The Thing We Can’t Afford to Hate

I hated riding the bus when I was a kid.

It wasn’t just that I barfed one of the many times I got carsick – it was being crowded in there with a bunch of sweaty kids, riding for 45 minutes, and hearing the elderly bus driver scream, “Jennicka!!” at this little girl who was always causing trouble.

After I bought my Toyota Corolla in tenth grade, I promised myself I would never ride a bus again.  And now, at age 36, I ride the bus to work every day in Washington, DC.

Like the bus riding days of old, I have gotten carsick, my total commute is about 45 minutes, I frequently get pushed up against sweaty strangers, and I have heard more than one bus driver yell at trouble-making passengers.  And because I don’t have an alternative, I have chosen to be content – until yesterday.

Haters Gonna Hate

It was raining steadily, and when I got to the bus stop, I discovered that the next bus was coming in ten minutes.  This has been happening far too much lately.  As my fellow bus riders know, a late bus is a full bus.  And a full bus is probably going to leave you behind unless you elbow your way past elderly women and small children.

I did manage to force my way onto the bus and get all mashed up with a bunch of strangers.  Then we waited, and waited, and waited as the driver hollered and said she refused to go until everyone got behind the yellow line at the front.

When the bus finally pulled away, it sounded like it had been outfitted with the engine from an old John Deere tractor. And finally, two long and slow miles later, we finally chug-a-chug-chugged to my stop.  I stepped onto the sidewalk, looked back at the steamy bus of grossness and murmured, “I hate riding the bus.”  And as soon as I said it, I took it back.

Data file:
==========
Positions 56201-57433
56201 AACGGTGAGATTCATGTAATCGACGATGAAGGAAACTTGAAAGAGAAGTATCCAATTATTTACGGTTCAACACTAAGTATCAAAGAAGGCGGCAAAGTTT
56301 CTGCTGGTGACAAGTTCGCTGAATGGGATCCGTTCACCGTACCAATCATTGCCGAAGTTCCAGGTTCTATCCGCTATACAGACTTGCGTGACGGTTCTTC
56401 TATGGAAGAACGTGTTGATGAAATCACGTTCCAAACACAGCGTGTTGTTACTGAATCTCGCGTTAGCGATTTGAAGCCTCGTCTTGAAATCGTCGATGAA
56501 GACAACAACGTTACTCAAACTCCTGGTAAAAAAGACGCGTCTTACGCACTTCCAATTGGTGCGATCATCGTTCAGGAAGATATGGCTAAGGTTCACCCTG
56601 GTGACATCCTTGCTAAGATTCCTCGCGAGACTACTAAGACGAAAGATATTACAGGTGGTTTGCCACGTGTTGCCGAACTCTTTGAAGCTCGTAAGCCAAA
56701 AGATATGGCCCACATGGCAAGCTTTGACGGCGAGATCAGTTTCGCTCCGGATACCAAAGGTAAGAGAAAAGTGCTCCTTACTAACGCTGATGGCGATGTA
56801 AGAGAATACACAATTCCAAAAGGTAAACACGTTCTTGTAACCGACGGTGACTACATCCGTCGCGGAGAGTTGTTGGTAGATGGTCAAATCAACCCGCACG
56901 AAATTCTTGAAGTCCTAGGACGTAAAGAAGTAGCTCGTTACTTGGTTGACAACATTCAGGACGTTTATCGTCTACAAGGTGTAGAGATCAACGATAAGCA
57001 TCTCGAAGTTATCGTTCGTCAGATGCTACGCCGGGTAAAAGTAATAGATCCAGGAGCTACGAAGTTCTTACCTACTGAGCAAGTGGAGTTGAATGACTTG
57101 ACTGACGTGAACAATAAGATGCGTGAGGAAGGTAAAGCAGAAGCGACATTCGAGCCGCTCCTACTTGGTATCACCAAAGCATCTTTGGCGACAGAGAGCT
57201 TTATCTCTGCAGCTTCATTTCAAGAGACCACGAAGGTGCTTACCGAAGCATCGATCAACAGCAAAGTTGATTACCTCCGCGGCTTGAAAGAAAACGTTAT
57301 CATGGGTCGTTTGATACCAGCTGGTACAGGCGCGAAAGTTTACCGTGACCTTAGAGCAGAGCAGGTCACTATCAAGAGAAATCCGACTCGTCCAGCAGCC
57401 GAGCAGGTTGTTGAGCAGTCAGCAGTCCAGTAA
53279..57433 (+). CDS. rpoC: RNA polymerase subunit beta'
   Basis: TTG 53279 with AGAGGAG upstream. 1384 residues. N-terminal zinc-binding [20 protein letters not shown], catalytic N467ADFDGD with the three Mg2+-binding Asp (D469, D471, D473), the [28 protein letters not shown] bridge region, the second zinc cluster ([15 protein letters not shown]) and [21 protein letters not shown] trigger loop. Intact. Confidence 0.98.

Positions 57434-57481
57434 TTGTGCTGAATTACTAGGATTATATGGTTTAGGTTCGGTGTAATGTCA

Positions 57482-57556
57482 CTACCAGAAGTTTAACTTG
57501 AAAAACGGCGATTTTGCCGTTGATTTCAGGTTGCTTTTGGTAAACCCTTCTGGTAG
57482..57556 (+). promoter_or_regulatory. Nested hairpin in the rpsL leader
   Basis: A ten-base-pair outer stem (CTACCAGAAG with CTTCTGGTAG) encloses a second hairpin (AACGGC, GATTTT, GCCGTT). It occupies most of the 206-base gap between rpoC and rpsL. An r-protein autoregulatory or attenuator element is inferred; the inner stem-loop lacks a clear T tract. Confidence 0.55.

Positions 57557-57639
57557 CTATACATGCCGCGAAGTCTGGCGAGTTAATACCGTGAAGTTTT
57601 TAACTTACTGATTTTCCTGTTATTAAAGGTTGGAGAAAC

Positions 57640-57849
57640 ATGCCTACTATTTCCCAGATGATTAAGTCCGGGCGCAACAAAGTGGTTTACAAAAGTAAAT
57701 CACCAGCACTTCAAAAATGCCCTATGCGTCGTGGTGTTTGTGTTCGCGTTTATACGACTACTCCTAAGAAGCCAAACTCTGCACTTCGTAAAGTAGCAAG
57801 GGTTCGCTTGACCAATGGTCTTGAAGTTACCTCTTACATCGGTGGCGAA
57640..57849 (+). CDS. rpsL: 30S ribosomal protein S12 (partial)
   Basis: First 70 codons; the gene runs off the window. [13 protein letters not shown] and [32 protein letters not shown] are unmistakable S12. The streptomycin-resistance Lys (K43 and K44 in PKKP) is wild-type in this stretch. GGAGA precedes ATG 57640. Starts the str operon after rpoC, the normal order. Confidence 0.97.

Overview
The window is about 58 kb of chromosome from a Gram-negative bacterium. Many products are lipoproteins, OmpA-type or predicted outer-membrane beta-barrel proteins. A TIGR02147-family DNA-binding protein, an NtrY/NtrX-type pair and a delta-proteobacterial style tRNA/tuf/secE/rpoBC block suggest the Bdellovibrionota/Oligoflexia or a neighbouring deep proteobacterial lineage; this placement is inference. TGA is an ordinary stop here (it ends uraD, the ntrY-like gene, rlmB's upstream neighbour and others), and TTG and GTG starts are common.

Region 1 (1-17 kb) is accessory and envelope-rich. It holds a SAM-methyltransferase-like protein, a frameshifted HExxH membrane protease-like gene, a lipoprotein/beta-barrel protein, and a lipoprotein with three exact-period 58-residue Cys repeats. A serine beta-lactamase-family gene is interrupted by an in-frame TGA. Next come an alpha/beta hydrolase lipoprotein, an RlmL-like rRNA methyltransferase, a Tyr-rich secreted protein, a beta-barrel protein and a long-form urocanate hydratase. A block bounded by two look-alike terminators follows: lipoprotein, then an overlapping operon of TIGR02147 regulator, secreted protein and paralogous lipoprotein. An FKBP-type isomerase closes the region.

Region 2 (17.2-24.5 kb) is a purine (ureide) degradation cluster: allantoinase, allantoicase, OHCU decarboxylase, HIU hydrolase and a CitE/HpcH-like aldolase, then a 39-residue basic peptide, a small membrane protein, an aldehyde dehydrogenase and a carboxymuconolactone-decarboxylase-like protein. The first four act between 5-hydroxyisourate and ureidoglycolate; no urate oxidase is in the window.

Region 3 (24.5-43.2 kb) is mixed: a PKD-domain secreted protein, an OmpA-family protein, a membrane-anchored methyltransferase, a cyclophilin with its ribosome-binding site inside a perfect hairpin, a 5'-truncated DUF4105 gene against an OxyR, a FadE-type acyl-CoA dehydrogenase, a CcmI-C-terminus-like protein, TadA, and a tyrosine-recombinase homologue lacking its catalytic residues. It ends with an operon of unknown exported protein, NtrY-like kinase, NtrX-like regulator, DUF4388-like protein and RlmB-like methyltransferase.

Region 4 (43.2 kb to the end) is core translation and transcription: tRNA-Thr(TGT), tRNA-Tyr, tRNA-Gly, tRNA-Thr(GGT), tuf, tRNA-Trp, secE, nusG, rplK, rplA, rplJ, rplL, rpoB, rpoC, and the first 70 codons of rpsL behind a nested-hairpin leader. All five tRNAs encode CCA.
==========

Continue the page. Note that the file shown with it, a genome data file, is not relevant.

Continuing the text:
My Only Alternative

I cannot afford to hate that bus.  I plan to live in the DC area and keep my current job for a while, and if I choose to hate my commute, then I’m going to be hating ten to eleven hours of my workweek for the next few years.

No.  I won’t do it.  It’s not worth it.  I can’t poison my life like that.

I have had good conversations with old ladies on my bus.  I have gotten a free ride from the driver.  I have read books I wouldn’t have otherwise had time to read; and I have gotten uninterrupted prayer time.  The bus can be cramped and crowded and slow and stinky; but it is a sanctuary God has given me right now, and that’s the way I’m going to see it, because life is too short to be hating big chunks of it.

I don’t know what your “bus” is – maybe it’s cleaning bedpans at work or helping your ungrateful kid with her homework or doing three more loads of laundry, but it’s your life.  It’s the one God gave you, and if He expects us to “make the most of every opportunity” we’ve been given (Ephesians 5:16), then I’m sure He intended for us to do that in the midst of the boredom, the annoyance, and the tedium.  Let’s find God in those times and see just how beautiful He can make even the most aggravating circumstances.

Let’s learn to love the imperfect bus we’re on.

If you’d like an email with a weekly recap of what I’ve written, click here.  You can also keep up with my latest articles (and more) on Facebook or Twitter.


  1. Graeme Phillips

    Wise words for people on my side of the Atlantic: – grumbling about public transport is a national pastime.


  2. Carole Moore

    This “elderly lady” needed to hear this today, Joshua! Thank you. It would be nice to have one of those bus conversations with you. Not sure when I last saw you. Even though I’ve met your lovely wife only once and have never seen your precious girls other than through pictures on FB, your posts, pictures and comments have made me feel that I know them well. I’m so proud that you’re a great dad and a loving husband! Why am I not surprised? Thank you for sharing some of your beautiful memories with so many of us. I love you!


    1. Thanks so much for those kind words, Ms. Carole. I’m so glad to be an encouragement to a lady who has been such an encouragement to me!


Comments are closed.